The Mashpee Wampanoag tribe won a major victory in its quest to build a resort casino in Taunton on Friday, receiving approval for 321 acres of land to be taken into trust by the federal government.
The U.S. Department of the Interior approved the tribe’s 2007 application for land in trust after years of negotiations and reviews, clearing the path for the tribe to open a casino on the land with or without a state gaming license. The tribe’s plans for the land in Taunton includes three hotels, an event center, restaurants, retail stores, and a water park.
Mass Gaming and Entertainment, a subsidiary of Rush Street Gaming, the developer proposing to build a casino at the Brockton Fairgrounds, said Monday it will continue to pursue a license in the face of the tribe’s plans for Taunton, according to the State House News Service.
Under the state’s 2011 expanded gaming law and a compact negotiated with the tribe by the former Patrick administration, the Mashpee Wampanoag would pay 17 percent of gaming revenue from a Taunton casino to the state if it opens a casino with no other gaming competitors in the southeast region. A commercial casino, should one be licensed by the Gaming Commission, would have to pay the state 25 percent of gaming revenue in taxes under the law.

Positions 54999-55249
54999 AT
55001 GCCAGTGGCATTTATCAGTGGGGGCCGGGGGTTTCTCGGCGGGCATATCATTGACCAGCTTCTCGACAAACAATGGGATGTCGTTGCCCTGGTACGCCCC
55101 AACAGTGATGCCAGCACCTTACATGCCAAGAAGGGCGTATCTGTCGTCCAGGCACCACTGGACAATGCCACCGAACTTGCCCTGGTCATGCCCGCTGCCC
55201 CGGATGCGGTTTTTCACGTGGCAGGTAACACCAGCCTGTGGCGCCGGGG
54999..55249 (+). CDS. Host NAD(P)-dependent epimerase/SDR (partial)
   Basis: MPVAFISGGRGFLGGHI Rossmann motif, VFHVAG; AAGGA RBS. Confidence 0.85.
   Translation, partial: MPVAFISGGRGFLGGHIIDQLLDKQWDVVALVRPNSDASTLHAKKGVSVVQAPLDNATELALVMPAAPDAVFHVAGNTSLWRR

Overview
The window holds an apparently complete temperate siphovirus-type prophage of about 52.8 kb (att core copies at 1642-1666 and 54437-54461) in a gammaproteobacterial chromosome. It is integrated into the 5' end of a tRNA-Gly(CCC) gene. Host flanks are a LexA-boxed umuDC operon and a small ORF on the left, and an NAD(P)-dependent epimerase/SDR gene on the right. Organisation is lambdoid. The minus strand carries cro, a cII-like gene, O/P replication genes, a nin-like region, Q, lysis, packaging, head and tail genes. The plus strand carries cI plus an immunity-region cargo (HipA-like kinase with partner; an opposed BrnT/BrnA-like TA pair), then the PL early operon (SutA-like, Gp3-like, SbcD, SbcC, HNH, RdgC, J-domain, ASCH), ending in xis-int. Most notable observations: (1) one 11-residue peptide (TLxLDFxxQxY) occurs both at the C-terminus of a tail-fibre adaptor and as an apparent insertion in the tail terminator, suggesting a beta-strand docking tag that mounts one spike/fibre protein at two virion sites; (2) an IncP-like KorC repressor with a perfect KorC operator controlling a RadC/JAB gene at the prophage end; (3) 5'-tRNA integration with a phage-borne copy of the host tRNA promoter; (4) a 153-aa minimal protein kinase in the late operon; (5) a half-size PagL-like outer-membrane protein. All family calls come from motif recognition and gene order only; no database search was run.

The Massachusetts Gaming Commission has the discretion to issue a license in southeastern Massachusetts to another commercial developer. If both the tribe and a commercial casino opened in the region the tribe would not owe any gaming taxes to the state.
Meanwhile, the Wampanoag Tribe of Gay Head (Aquinnah) awaits a decision from U.S. District Court Judge F. Dennis Saylor IV that will clear the way for the tribe to turn its unfinished community center building into a gaming facility.
Even as he gave a greenlight to the Mashpee tribe, in December 2013, Gov. Deval Patrick filed suit to block the Aquinnah tribe from moving forward with a gaming facility on Martha’s Vineyard. The fundamental legal issue is the extent to which the settlement agreement limits the tribe’s ability to build a casino, either in southeastern Massachusetts or on tribal lands on Martha’s Vineyard.
Asked to comment on the Department of the Interior Mashpee tribe decision, Tobias Vanderhoop, chairman of the Aquinnah tribe, said, “On behalf of the Aquinnah Wampanoag, I extend my sincere congratulations to the Mashpee Wampanoag Tribe for the excellent news of their positive land-into-trust decision. This outcome establishes a land base for Mashpee in their ancestral homelands, and will afford the tribe numerous possibilities for self-determination and economic development. I wish our brothers and sisters all the best as they move forward on this positive path for their people.”